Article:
J.C. Penney Co. reported Friday that its earnings rose 63 percent in the third quarter, as the department store chain says it saw strong reception to new exclusive brands such as Liz Claiborne and MNG by Mango. It offered a solid profit outlook for the holiday quarter but said that the retail picture will remain competitive.
Penney's, like most retailers, faces increasing prices for commodities like cotton. During a conference call with investors Friday, Myron E. Ullman III, Penney's chairman and CEO, explained how it's dealing with the rising costs.
Q: What are some initiatives that you are embracing to help mitigate the cost pressures?
A: The first half of the year we feel that by working with our major suppliers we navigated that without major impact on pricing in the first half. I think (for) many competitors who work with smaller suppliers (it) may have been more difficult dealing with that. We got ahead of it. Cotton prices are ...the biggest driver of concern through 2011 and particularly in the second half. In some cases, manufacturers aren't taking orders at this point.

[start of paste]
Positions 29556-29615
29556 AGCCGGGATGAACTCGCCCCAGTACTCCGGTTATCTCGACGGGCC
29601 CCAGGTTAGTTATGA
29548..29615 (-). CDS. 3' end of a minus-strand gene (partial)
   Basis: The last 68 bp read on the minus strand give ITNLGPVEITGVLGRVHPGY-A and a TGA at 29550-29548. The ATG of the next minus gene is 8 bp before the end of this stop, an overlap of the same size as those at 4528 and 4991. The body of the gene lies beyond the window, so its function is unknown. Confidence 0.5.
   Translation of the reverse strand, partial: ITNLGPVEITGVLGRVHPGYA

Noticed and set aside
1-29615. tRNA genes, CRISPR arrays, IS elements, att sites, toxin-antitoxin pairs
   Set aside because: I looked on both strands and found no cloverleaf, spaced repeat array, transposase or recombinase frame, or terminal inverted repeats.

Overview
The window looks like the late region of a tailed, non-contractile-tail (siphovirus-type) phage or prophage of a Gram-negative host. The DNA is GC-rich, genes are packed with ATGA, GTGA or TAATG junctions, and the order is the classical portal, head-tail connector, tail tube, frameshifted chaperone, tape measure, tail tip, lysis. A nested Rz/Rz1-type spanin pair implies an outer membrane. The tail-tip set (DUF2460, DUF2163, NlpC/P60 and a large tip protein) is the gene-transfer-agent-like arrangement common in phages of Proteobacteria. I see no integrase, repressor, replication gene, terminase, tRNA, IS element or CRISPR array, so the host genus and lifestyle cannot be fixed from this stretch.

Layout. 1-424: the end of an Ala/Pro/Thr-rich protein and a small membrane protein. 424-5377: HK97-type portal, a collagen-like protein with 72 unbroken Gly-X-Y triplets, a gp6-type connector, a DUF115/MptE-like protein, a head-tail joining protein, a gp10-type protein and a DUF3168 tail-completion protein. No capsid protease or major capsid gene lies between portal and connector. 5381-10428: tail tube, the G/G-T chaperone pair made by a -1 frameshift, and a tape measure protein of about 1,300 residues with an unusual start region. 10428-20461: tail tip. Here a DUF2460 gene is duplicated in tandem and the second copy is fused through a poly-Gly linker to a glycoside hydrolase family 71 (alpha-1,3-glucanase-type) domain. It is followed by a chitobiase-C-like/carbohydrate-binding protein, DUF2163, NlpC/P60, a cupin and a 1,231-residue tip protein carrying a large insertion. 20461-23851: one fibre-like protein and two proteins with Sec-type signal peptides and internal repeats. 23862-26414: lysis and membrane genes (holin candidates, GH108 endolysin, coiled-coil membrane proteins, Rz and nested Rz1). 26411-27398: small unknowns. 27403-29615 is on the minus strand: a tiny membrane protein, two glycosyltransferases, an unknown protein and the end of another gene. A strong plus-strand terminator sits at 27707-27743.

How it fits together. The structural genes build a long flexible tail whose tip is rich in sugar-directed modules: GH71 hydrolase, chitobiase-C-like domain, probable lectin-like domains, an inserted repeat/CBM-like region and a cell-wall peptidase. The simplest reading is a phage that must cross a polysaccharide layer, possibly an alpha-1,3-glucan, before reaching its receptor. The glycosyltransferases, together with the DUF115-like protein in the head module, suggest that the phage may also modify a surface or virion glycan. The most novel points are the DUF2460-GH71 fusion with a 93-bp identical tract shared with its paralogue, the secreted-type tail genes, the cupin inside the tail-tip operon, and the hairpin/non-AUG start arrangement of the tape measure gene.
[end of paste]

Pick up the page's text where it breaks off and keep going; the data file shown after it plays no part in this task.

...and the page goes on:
They don't feel like they can anticipate what their costing is going to be. We are in better shape than that. We are able to place orders. We're (working hard) to try to change the offer in a way to shield the price increase as much as possible from the consumer but the fact is if cotton goes up 50 percent ... there will be an impact on pricing. Everybody in our industry is going to feel it.